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I just completed a Codility test. The question presented was pretty simple but I may have over thought it.

Question:

Find the element which has the highest absolute deviation from the mean. E.g. Array = [1,1,-1,1].The average is 0.5, so the absolute deviation for each element in the array is [0.5,0.5,1.5,0.5] (note that the -1.5 goes to 1.5 after taking the absolute values of each deviation value) and thus the index with the max absolute deviation is 2 (the index starts from 0).

My code was:

def solution(A):
    if len(A) > 0:
        average = sum(A)*1.0/len(A)
        max_avg = 0
        pos = 0            
        for i in range(len(A)):
            if abs(A[i] - average) > max_avg:
                max_avg = abs(A[i] - average)
                pos = i
        return pos
    else:
        return -1

If there's a tie between the max deviation elements i.e. two or more indexes have the same absolute deviation then either of them can be given. The required time-complexity is \$O(N)\$ and space-complexity is \$O(1)\$. In theory, this problem should be really easy but this was my first technical test and I might have overlooked something. Did I possibly miss anything?

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Note that in Python 3, you don't need * 1.0 to get floating-point division. On the other hand, in Python 2, range(len(A)) would use O(N) space.

I recommend three changes:

  • Put the special case first, to reduce the separation between return -1 and the reason for returning -1.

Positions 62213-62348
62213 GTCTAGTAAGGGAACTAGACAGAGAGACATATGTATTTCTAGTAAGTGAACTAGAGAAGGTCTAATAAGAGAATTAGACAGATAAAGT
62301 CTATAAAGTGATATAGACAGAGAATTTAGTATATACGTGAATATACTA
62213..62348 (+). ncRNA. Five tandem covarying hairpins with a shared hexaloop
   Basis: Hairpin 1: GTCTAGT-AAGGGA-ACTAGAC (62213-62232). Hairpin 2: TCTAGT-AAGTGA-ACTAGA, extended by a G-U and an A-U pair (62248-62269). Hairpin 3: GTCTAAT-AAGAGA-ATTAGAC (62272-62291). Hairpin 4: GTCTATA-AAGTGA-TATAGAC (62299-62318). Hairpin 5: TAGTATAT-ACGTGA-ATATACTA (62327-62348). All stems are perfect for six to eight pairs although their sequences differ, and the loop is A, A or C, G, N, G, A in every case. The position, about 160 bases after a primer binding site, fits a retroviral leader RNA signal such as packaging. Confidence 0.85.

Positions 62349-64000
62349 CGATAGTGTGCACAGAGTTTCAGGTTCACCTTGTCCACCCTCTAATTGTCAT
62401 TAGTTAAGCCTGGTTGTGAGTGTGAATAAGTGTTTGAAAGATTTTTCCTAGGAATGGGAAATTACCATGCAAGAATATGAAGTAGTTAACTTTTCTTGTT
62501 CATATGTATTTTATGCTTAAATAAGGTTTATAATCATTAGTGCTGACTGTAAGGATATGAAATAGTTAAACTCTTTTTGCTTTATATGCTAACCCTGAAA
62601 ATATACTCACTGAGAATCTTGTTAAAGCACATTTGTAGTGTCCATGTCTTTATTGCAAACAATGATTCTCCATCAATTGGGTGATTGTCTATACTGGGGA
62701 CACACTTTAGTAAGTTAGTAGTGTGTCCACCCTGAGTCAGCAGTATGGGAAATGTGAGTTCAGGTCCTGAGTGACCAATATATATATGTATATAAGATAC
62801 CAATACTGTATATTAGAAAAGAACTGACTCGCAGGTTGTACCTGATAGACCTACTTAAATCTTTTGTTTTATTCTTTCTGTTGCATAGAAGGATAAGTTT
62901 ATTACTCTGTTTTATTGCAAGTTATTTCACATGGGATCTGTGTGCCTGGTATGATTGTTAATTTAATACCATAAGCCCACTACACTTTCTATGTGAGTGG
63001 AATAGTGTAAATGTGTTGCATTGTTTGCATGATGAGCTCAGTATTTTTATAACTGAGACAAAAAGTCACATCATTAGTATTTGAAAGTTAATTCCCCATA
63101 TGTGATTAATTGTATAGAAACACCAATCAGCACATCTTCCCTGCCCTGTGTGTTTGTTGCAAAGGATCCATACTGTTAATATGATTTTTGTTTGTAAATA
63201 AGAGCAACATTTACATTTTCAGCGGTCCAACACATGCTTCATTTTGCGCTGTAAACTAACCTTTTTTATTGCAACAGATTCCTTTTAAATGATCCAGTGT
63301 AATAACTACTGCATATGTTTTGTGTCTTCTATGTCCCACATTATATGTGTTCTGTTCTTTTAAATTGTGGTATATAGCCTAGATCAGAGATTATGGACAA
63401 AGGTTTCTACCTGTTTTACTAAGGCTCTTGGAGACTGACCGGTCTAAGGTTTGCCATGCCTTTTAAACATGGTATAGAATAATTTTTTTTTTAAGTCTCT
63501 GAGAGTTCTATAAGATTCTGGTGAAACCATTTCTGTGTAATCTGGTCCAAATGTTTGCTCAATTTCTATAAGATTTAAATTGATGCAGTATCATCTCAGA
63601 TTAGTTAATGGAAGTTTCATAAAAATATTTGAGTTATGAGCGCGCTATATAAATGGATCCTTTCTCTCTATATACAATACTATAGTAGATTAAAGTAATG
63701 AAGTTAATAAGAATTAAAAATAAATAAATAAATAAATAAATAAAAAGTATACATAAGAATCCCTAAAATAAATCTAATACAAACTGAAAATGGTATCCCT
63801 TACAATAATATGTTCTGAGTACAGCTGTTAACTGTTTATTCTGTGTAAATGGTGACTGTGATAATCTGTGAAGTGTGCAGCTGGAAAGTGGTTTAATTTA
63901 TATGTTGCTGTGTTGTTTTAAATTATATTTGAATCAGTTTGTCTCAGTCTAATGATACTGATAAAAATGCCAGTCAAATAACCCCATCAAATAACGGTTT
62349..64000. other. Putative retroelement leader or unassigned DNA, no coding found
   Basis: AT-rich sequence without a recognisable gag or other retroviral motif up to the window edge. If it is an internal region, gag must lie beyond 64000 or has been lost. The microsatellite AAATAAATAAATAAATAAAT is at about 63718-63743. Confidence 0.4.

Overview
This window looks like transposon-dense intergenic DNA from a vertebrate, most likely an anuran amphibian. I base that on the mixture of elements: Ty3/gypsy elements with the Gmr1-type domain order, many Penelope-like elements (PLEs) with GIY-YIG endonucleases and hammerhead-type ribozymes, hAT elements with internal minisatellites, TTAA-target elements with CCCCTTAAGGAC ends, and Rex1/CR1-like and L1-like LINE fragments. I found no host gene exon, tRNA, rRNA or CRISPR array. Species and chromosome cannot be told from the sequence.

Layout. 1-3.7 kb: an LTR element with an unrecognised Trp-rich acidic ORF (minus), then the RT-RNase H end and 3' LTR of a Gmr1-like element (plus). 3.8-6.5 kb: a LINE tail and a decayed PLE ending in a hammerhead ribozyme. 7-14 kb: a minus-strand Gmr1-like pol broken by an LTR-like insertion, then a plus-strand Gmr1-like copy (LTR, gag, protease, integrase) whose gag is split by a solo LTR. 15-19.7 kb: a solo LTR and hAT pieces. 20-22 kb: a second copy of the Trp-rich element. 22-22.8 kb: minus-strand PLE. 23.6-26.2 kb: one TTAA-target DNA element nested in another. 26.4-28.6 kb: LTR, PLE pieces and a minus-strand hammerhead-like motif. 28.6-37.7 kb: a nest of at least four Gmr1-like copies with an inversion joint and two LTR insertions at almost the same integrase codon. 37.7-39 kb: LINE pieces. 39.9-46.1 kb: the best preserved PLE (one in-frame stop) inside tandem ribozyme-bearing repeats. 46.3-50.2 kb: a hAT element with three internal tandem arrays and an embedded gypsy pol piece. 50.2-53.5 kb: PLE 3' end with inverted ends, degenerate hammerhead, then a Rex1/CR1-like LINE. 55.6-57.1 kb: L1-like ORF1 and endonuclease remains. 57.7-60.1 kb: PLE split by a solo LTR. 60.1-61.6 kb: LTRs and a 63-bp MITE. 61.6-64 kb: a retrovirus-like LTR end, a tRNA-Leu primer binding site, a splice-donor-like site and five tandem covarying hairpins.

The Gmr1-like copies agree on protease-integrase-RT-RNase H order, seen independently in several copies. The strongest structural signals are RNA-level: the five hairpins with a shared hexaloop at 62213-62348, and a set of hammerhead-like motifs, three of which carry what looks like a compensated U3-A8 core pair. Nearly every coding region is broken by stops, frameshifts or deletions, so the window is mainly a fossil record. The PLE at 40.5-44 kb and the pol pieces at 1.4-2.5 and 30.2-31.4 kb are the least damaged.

• Rename max_avgmax_deviation.
  • Use enumerate() to iterate over the array.

The revised solution would be:

def solution(A):
    if not A:
        return -1
    average = sum(A) * 1.0 / len(A)
    max_deviation = 0
    pos = 0
    for i, a in enumerate(A):
        if abs(a - average) > max_deviation:
            max_deviation = abs(a - average)
            pos = i
    return pos
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  • \$\begingroup\$ Wow, did not know that range(len(A)) uses space in Python2 but it does make sense now that I think about it. Unusually enough I did a demo Codility test before my actual test and I didn't have any memory flags even though I used range(...) as my iterable. I'll be sure to use enumerate() from now on in Python2.7. Thanks for your suggestions. \$\endgroup\$ – Black Feb 23 '15 at 10:47
  • \$\begingroup\$ You can use xrange in python 2.x \$\endgroup\$ – Caridorc Feb 23 '15 at 20:03
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    \$\begingroup\$ @Caridorc using xrange() seems like a good substitute for range(). It also seems to be faster than range() and enumerate() in Python2. \$\endgroup\$ – Black Feb 24 '15 at 5:38
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@200_success already covered most of the points I had in my mind, apart from their suggestion one thing I would like to suggest you is that you can also use the built-in function max() with a custom key function for this.

The key function used with max is passed the item from the iterable, so we surely cannot use the sequence we are passing to our function because we need to find out the index. So, we can use range()(or xrange() in Python 2). Here I have defined the key_func inside of our function so that it can access average and seq.

def solution(seq):
    if not seq:
        return -1
    length = len(seq)
    average = sum(seq)/length